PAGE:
Nokia Oyj (NOK1V), the Finnish mobile-phone maker attempting a comeback with handsets running Microsoft Corp. software, expects to pay its partner about a net 500 million euros ($650 million) as part of the companies’ accord.
The sum will be paid over the remaining term of the agreement, Nokia said today in a statement, without disclosing the duration of the pact. Nokia, based in Espoo, Finland, also reiterated its long-term financial targets.
The company teamed up with Microsoft two years ago to challenge Apple Inc. (AAPL:US)’s iPhone and devices using Google Inc.’s Android operating system, choosing Windows over Android which Google gives away for free. The effort has yet to reverse declines in Nokia’s smartphone market share, though sales of the company’s flagship Lumia increased last quarter.
Nokia is paying Microsoft license fees for the Windows Phone software, while receiving payments from its partner for supporting its push into the wireless business. Support payments from Microsoft will still this year exceed royalty payments made to the software maker, Nokia said.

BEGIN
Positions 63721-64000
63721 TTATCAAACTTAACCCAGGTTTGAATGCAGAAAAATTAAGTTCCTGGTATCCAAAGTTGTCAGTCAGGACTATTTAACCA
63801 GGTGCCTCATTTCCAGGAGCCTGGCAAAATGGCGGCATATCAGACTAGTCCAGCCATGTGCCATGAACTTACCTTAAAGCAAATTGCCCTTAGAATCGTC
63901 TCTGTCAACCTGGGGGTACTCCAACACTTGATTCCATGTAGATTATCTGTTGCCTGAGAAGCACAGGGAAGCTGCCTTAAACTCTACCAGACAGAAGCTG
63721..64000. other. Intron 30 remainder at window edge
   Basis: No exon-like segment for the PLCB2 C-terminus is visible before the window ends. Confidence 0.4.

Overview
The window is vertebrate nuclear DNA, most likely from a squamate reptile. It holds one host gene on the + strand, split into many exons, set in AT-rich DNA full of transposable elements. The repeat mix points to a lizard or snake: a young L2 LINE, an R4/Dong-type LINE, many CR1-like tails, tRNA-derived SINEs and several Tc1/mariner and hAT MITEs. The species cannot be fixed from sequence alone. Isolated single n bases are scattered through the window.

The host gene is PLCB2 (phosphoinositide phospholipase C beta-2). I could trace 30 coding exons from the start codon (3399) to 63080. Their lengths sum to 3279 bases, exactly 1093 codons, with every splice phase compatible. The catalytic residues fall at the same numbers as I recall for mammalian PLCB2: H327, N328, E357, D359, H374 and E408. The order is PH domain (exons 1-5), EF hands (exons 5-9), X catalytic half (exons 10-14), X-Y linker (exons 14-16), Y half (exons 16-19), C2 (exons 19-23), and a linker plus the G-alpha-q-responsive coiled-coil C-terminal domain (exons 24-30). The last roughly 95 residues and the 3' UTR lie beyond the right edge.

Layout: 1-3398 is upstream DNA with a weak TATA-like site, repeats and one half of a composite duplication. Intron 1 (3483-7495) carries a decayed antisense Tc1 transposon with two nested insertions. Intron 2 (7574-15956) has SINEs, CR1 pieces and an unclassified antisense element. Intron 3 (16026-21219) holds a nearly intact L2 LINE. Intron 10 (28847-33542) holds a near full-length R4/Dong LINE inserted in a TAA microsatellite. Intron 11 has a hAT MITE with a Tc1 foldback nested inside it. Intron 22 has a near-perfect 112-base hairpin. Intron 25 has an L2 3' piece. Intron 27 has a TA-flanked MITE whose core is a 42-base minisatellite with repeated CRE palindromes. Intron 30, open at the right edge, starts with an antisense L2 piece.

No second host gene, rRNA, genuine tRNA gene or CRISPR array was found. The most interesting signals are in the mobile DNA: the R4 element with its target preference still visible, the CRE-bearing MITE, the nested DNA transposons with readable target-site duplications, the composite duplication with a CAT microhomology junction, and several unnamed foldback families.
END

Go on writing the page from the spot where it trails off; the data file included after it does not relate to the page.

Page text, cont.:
Shares of Nokia, which reported a seventh straight drop in quarterly revenue in January, closed 1.6 percent higher at 2.79 euros in Helsinki. The stock has lost more than 80 percent since the iPhone and the Android software were introduced in 2007.
Nokia said in January that future royalty payments to Microsoft will probably exceed support payments received, without disclosing the amount.
The company said today it keeps trying to boost its devices unit’s operating profit, excluding some items, to 10 percent of sales or more, while targeting faster revenue growth than the market as a whole. In the fourth quarter, that margin was 1.3 percent.
Nokia’s forecast compares with an average analyst projection for 2015 operating margin of 6.1 percent, Sami Sarkamies, an analyst at Nordea Bank AB in Helsinki, said in a note.
Nokia also said Chief Executive Officer Stephen Elop’s compensation for 2012 declined to 4.33 million euros from 7.94 million euros a year earlier, as stock and option awards declined and he received no bonus.
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